Thursday, June 20, 2024

The bigger role of LUNA in Terra

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The bigger role of LUNA in Terra

In an interview, Do Kwon, co-founder and CEO of Terraform Labs, said that Terra’s ecosystem was built with several use cases such as savings, payments, investments and others that leverage its stablecoin assets. The previous Market Insights newsletter tackled Terra’s ecosystem growth in 2021 and how it got to hundreds of decentralized applications from just two at the beginning of last year. 

And all of it is grounded on Terra’s stablecoins and the protocol’s ability to maintain the stability of their peg. Yet the key ingredient for such stability is its primary staking asset, LUNA. On the surface, investors got to know LUNA because of its rapid price rise in 2021, but according to the project’s white paper, owning and holding LUNA is meant to represent something entirely more foundational to the stability of the entire network.

LUNA as mining power

Terra is a Tendermint-based blockchain maintained by validators who follow the Tendermint delegated proof-of-stake algorithm and vote on new blocks. Validators run programs called full nodes and are required to stake a certain amount of LUNA tokens to be included in the active validator list, which is made up of 130 validators at the moment. Active validators earn revenue via the transaction fees associated with each block.

Those who prefer not to set up full nodes but want to get a share of the validator’s revenue are called delegators. Delegators are fundamentally stakers who delegate their LUNA tokens to validators in order to increase the weight of staked LUNA. Essentially, LUNA represents the mining power in the Terra network, and the more its economy grows, the more LUNA stakers earn in rewards from fees.

LUNA as the volatility absorber

Another critical role of LUNA is maintaining its stablecoin peg. As mentioned, Terra’s stablecoins follow an algorithmic market module, which means the protocol adjusts its supply automatically based on the market’s condition. The protocol is able to achieve this through open market arbitrage incentives.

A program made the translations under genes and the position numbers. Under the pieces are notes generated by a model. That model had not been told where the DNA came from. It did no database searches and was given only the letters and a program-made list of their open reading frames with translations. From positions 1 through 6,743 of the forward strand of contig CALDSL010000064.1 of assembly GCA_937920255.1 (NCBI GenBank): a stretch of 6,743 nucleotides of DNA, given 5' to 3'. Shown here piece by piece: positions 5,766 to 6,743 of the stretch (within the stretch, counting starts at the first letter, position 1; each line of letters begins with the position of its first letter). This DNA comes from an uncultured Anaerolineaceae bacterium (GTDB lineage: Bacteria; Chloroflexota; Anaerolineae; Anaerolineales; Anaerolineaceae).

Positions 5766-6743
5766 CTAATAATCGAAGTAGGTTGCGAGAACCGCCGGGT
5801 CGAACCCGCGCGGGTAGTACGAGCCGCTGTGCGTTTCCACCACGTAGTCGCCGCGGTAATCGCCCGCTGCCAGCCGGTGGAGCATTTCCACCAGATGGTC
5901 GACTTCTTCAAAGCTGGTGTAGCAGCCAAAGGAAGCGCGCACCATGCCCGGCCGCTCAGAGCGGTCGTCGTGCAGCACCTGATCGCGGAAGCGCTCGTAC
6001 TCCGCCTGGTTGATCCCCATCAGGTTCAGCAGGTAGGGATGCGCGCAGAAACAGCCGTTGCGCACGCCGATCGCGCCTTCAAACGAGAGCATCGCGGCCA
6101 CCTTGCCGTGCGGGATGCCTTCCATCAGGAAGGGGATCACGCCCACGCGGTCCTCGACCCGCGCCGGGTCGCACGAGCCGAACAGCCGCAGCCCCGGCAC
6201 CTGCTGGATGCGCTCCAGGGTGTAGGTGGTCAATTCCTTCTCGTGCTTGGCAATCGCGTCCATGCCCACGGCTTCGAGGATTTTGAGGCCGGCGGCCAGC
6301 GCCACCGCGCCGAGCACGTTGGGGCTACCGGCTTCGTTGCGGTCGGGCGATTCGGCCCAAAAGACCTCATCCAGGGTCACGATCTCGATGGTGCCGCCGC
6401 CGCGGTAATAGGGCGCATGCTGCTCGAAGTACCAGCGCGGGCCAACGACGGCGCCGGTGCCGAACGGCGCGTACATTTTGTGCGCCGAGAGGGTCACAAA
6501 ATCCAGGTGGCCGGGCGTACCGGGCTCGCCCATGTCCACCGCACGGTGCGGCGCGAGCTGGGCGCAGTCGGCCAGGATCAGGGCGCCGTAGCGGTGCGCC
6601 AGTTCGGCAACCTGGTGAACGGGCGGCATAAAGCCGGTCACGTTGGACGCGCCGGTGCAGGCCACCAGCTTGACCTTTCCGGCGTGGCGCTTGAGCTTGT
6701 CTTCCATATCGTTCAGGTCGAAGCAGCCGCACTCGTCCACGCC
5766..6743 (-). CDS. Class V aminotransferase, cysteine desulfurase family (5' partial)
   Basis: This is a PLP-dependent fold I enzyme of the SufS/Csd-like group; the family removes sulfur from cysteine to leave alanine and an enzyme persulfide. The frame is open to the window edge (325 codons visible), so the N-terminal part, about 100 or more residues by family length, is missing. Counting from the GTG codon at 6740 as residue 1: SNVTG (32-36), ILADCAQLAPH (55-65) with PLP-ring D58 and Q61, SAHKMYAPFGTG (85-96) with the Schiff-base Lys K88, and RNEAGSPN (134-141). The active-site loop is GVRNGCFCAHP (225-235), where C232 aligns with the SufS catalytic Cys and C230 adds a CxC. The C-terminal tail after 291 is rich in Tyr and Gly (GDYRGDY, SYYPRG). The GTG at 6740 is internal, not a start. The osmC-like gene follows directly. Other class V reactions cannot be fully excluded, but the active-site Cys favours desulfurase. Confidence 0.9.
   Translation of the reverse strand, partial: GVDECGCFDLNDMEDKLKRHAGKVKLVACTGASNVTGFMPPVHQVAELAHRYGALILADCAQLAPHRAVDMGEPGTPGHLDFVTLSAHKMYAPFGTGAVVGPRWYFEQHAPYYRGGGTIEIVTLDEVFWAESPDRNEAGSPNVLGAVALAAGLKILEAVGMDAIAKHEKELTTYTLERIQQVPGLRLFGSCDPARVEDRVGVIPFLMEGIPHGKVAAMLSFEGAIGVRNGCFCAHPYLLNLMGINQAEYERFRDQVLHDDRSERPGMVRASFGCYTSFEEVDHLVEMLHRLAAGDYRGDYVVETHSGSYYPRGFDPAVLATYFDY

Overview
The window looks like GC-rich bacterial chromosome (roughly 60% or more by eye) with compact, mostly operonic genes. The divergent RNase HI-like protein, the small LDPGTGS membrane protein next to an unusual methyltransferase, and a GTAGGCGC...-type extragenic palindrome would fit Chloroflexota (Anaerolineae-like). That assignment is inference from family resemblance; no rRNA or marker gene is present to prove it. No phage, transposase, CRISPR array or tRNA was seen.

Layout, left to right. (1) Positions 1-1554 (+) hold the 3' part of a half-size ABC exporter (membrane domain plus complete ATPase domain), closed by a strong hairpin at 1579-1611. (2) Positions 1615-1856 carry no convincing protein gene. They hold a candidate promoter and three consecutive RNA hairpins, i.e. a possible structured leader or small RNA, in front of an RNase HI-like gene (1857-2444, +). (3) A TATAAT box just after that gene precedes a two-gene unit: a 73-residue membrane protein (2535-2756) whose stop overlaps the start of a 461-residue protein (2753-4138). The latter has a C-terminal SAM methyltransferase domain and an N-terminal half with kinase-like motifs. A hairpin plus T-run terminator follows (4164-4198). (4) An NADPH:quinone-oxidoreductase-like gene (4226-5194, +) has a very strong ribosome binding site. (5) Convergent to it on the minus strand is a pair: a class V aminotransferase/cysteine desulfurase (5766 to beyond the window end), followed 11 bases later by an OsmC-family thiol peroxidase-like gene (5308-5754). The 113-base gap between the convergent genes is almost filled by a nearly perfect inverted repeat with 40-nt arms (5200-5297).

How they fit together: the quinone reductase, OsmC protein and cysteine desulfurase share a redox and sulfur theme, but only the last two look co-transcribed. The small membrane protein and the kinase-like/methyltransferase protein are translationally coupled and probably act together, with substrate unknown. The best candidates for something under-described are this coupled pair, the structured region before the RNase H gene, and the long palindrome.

Take the scenario of 1 TerraUSD (UST) trading above the $1 peg. LUNA holders, in this case, can swap $1 worth of LUNA using the market swap feature of Terra Station and sell it for 1 UST. Then, users can sell this for its equivalent dollar value and profit from the difference. In this regard, the protocol effectively decreases the supply of LUNA and increases the supply of UST, which, with enough volume, could eventually pull it back down to $1.

On the flip side, when the price of UST goes below the $1 peg, the protocol incentivizes users to burn UST in exchange for LUNA. This expands the LUNA supply and reduces UST, driving its value back to $1. The volatility in UST’s price is, therefore, absorbed through the minting and burning of LUNA tokens. So far, the market has been able to respect the peg even at times when it went as high as 30% from $1. In a year, UST deviated from its peg at an average of about 4%.

Stable mining demand

With these considerations, it is understandable how crucial LUNAs role is in the Terra ecosystem and how equally important it is to keep mining demand steady. However, Terra is designed in such a way that fees generated from blocks increase along with the expansion of its ecosystem and vice versa.

Moreover, the supply of LUNA also shrinks when the Terra network grows since its supply is reduced from minting UST. Because of this, mining rewards would not be as predictable, which could discourage users from staking LUNA since it would make profitability difficult to determine.